Calculated in terms of market access, regulatory horizon, local target, business diversification and tax implications, joint ventures (JVs) have been viewed as the most strategic entry route to the Indian economy.
The JV has progressed in leaps and bounds as a synergetic business alliance where counterpart resources are leveraged to deliver cutting edge performance.
Regulatory considerations have emerged as playing a significant role in the JV at every stage. The Competition Act, 2002, empowers the Competition Commission of India to regulate combinations – namely, mergers, acquisitions and amalgamations – subject to meeting jurisdiction thresholds set out in the act. Notably, sanction from the commission is mandated for such combinations in the manner prescribed under the act and the Competition Commission of India (Procedure in regard to the transaction of business relating to combinations) Regulations, 2011 (Combination Regulations).
However, the definition of combinations under the act does not refer to the JV. There had been no transparency regarding the triggering circumstances. Thus, clarity as to the state of affairs that would act as a catalyst was vital.
The commission has released a key clarification in its frequently asked questions (FAQs) so as to curb the ambiguity in the matter. The FAQs clarify that, “if one or more enterprises transfer its assets to a joint venture company, then the formation of joint venture is treated as a notifiable combination, provided that jurisdictional thresholds are met after applying the principle of attributability”.
This clarification implies that, if the creation of a JV involves a “transfer of assets” and meets the prescribed threshold, prior approval of the commission will need to be obtained, as recommended under the Combination Regulations. As a result, the commission will prima facie consider the JV including asset transfers as deemed acquisition of control over transferred assets through the medium of the JV.
Included in the FAQs is the following example: ABC Pvt Ltd and PQR Pvt Ltd enter into a JV agreement for the creation of a JV company, say, XYZ Pvt Ltd, and the transaction includes transfer of certain assets to XYZ from ABC. The commission will treat this as ABC acquiring control over the assets of PQR through the medium of the JV, i.e. XYZ.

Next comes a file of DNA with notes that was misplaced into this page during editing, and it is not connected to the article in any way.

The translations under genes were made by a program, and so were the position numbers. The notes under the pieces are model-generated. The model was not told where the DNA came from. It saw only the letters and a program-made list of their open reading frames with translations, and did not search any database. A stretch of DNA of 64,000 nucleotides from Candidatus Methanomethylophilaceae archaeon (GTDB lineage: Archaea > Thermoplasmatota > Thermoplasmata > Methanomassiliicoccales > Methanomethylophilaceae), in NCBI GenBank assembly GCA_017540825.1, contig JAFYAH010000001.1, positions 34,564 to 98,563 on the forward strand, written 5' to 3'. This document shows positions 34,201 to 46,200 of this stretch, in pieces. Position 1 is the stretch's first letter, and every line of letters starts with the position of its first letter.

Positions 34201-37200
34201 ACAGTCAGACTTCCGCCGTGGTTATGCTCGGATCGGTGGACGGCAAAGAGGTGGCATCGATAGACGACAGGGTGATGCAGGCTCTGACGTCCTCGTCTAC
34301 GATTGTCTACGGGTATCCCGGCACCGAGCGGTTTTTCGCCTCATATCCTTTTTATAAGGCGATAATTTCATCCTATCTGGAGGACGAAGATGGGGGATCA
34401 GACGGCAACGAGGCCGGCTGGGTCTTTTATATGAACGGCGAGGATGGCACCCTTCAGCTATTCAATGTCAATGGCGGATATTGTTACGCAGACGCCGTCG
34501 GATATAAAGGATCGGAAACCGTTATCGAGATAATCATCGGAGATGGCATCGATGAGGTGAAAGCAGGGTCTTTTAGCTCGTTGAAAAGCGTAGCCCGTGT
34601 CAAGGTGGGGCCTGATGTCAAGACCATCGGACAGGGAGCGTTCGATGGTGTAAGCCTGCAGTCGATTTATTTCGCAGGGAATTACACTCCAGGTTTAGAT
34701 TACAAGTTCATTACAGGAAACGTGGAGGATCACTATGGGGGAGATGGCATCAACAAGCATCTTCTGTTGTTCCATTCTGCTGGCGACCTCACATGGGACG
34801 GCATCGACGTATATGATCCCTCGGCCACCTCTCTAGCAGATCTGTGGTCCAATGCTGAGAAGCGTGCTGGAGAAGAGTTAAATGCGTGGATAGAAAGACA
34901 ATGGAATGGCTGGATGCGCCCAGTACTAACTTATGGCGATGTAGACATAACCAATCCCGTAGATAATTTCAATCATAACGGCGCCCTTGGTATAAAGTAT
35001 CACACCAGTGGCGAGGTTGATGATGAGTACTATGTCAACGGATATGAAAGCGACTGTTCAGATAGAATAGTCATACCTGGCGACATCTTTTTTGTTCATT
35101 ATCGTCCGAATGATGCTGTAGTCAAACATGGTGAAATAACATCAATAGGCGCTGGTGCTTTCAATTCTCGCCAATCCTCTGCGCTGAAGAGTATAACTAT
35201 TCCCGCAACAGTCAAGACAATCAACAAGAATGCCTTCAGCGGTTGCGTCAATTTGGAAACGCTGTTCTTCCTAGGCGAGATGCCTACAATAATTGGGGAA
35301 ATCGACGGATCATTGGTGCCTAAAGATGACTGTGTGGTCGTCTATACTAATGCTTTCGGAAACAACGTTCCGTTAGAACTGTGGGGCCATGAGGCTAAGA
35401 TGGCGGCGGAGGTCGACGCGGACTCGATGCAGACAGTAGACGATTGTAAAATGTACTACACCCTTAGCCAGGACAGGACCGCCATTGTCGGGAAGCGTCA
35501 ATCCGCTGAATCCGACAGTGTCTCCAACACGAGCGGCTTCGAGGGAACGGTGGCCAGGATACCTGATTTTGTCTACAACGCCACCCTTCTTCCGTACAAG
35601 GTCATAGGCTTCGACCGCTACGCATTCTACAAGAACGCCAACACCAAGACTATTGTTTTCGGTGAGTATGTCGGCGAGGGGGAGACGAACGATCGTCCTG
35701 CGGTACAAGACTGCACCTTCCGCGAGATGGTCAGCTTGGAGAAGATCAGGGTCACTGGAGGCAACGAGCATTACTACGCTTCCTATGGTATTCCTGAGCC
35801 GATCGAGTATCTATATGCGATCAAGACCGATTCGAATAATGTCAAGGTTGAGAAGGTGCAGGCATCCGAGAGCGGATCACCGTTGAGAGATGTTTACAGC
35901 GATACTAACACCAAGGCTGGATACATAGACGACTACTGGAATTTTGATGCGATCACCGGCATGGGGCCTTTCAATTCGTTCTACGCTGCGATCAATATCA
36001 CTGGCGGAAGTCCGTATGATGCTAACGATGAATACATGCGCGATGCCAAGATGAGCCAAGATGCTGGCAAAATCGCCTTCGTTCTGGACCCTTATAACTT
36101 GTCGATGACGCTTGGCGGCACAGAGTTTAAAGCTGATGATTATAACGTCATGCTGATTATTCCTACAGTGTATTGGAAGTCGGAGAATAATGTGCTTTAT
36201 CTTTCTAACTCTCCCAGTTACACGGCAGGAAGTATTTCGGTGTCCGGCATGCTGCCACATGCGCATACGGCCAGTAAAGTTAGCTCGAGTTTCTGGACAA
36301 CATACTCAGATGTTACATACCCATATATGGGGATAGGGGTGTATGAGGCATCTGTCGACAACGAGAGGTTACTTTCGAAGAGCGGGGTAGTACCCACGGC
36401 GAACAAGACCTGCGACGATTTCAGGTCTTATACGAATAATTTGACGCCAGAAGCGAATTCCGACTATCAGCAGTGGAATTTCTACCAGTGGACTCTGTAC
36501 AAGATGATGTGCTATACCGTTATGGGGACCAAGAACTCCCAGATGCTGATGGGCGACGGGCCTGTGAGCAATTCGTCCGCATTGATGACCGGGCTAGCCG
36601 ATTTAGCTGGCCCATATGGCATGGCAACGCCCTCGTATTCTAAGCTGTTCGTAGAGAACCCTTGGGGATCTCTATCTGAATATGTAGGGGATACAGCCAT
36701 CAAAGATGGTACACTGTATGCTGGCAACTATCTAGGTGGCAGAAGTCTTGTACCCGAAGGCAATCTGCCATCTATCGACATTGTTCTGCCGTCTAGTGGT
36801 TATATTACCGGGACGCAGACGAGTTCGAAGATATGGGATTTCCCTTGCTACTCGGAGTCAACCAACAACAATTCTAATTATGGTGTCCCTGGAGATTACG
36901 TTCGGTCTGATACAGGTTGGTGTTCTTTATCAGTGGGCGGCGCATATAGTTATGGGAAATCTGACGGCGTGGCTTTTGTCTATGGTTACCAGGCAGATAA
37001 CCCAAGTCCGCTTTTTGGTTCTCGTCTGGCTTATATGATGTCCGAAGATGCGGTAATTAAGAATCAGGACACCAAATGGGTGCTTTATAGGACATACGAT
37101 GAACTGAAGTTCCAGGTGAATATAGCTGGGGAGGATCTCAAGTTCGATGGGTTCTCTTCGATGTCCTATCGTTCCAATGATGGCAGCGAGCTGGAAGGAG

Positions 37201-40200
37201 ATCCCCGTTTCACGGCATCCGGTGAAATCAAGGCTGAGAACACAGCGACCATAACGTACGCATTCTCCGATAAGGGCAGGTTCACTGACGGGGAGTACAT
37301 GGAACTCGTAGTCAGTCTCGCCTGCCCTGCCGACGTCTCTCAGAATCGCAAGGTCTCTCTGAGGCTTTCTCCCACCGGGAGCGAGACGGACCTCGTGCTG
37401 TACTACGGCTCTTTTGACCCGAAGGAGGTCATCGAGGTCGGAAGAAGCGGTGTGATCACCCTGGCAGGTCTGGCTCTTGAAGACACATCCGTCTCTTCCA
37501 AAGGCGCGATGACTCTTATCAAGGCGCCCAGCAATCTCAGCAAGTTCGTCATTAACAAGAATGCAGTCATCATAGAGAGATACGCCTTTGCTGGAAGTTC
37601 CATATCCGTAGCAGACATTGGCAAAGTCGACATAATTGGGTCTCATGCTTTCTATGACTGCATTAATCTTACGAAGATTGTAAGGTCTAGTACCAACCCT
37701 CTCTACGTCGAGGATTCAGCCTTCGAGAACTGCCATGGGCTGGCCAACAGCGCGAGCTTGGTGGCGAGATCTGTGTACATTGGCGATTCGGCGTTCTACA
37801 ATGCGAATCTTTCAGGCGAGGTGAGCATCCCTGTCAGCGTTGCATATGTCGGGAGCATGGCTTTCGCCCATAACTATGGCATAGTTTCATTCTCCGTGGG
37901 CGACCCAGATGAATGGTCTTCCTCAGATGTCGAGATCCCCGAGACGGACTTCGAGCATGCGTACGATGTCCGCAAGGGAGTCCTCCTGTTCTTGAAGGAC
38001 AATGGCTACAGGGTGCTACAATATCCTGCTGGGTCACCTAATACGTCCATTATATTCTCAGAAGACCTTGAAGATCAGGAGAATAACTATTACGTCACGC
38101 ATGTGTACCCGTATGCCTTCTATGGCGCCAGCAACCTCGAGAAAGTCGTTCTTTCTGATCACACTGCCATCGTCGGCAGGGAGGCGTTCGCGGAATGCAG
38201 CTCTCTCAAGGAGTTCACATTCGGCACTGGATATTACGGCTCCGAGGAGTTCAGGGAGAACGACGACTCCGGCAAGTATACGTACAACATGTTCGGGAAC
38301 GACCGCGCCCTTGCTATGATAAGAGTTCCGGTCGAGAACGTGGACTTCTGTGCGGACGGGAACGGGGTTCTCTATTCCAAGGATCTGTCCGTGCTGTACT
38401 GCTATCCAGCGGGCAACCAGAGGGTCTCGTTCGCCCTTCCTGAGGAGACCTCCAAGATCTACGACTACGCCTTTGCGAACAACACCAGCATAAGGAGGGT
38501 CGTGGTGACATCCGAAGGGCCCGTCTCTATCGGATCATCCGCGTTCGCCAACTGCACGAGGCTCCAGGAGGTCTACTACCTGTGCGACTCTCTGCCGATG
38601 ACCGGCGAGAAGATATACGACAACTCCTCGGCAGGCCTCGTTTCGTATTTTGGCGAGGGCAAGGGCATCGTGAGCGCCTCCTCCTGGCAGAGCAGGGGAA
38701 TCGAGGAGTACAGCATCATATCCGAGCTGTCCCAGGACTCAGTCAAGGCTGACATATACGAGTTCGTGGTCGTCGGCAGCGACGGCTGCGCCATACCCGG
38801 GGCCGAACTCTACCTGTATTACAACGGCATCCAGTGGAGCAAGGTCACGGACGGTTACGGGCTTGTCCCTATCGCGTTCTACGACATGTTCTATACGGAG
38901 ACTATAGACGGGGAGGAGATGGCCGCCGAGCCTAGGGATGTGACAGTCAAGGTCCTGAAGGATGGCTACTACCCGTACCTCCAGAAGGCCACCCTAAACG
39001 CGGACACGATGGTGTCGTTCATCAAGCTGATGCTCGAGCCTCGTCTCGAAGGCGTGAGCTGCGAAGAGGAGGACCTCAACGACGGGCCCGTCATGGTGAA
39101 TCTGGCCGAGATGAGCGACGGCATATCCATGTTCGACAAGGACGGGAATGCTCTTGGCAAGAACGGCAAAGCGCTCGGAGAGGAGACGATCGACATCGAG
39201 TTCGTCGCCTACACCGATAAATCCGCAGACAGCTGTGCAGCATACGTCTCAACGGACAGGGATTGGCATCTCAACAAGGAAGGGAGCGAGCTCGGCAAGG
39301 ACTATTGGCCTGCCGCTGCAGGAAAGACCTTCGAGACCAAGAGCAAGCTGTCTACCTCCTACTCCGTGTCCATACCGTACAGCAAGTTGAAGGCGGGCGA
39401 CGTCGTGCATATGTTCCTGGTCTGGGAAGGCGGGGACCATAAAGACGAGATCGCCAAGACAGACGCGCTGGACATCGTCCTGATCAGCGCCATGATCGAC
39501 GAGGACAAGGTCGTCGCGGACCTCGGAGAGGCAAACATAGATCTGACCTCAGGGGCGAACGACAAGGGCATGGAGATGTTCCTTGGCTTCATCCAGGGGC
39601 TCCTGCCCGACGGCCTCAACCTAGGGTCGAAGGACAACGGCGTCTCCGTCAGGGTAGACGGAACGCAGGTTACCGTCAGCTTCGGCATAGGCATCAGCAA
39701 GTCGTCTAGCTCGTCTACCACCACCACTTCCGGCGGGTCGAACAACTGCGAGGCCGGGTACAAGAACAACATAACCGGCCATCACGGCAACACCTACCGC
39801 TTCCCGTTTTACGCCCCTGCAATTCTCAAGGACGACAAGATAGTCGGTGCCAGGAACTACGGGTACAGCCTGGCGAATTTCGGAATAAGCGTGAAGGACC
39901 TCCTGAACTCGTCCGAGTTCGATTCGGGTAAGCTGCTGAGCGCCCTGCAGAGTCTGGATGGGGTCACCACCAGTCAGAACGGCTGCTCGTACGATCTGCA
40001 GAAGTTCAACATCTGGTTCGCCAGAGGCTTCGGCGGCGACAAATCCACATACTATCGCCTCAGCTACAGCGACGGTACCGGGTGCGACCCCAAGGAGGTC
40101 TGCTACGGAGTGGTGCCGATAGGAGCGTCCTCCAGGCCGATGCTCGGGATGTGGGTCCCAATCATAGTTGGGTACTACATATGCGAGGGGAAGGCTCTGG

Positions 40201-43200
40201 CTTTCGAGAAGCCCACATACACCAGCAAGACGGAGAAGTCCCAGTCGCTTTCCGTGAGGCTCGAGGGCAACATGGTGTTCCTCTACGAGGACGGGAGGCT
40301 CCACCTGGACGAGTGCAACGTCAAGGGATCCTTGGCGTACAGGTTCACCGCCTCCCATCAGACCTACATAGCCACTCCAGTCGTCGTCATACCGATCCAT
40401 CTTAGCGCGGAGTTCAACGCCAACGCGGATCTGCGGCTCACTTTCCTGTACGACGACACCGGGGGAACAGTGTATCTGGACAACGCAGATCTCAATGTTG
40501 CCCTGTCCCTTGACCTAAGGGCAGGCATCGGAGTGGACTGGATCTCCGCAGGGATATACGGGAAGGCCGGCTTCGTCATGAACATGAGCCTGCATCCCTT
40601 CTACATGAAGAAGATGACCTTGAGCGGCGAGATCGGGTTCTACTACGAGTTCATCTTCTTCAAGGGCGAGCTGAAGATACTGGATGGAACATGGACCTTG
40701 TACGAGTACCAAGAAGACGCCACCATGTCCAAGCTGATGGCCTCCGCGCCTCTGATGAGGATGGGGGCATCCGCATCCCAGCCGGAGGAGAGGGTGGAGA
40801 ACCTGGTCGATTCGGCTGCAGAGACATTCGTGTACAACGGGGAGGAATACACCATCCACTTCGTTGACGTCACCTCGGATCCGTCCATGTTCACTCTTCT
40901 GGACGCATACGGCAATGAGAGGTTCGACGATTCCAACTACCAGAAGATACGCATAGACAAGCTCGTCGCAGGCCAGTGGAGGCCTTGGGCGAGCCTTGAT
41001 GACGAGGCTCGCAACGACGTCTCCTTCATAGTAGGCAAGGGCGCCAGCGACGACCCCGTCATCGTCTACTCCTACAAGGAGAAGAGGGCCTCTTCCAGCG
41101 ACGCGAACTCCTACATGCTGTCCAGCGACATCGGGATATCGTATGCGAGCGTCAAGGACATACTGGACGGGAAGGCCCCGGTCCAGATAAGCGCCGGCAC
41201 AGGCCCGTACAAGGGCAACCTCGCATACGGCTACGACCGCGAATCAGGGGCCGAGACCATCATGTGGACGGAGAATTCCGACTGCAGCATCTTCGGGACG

In this illustration, the value of assets is to be determined by taking the book value of the assets, in the audited books of account of the enterprise, in the financial year immediately preceding the financial year in which the date of proposed combination falls, as reduced by any depreciation, and the value of assets is to include intellectual property rights as well as other commercial rights, if any.
In a concrete example, the commission in the year 2015 had received a notice from three parties – JJDC, Ethicon and Google – relating to the formation of a JV called Warren Robotics. The proposed combination involved the intention to transfer certain assets (including intellectual property and related assets) from the parties to the JV and met the prescribed threshold. The commission accordingly regulated the proposed combination and ensured that the proposal was not likely to have an appreciable adverse effect on competition in India.
In view of the fact that the FAQs mention the asset transferring JV as a notifiable combination, it follows that where asset transfer is not involved, market participants may not be required to notify the commission.
Also, owing to the earlier confusion, market participants have been notifying the commission only in the case where a JV is formed by transfer of “revenue generating” assets (i.e. a brownfield JV). However, the FAQs do not draw any distinction between the transfer of “revenue” and “non-revenue” generating assets. Thus, entities intending to enter into either a brownfield or a greenfield JV are mandated to notify the commission for regulatory purposes.
Thus, the commission has now indicated its stand as a watchdog in the proposed formation of a JV involving asset transfer. It has also clarified the reason for its stand and has brought certainty in the regulation.
Kshitij Sancheti and Vijay Aggarwal are partners at Seth Dua & Associates.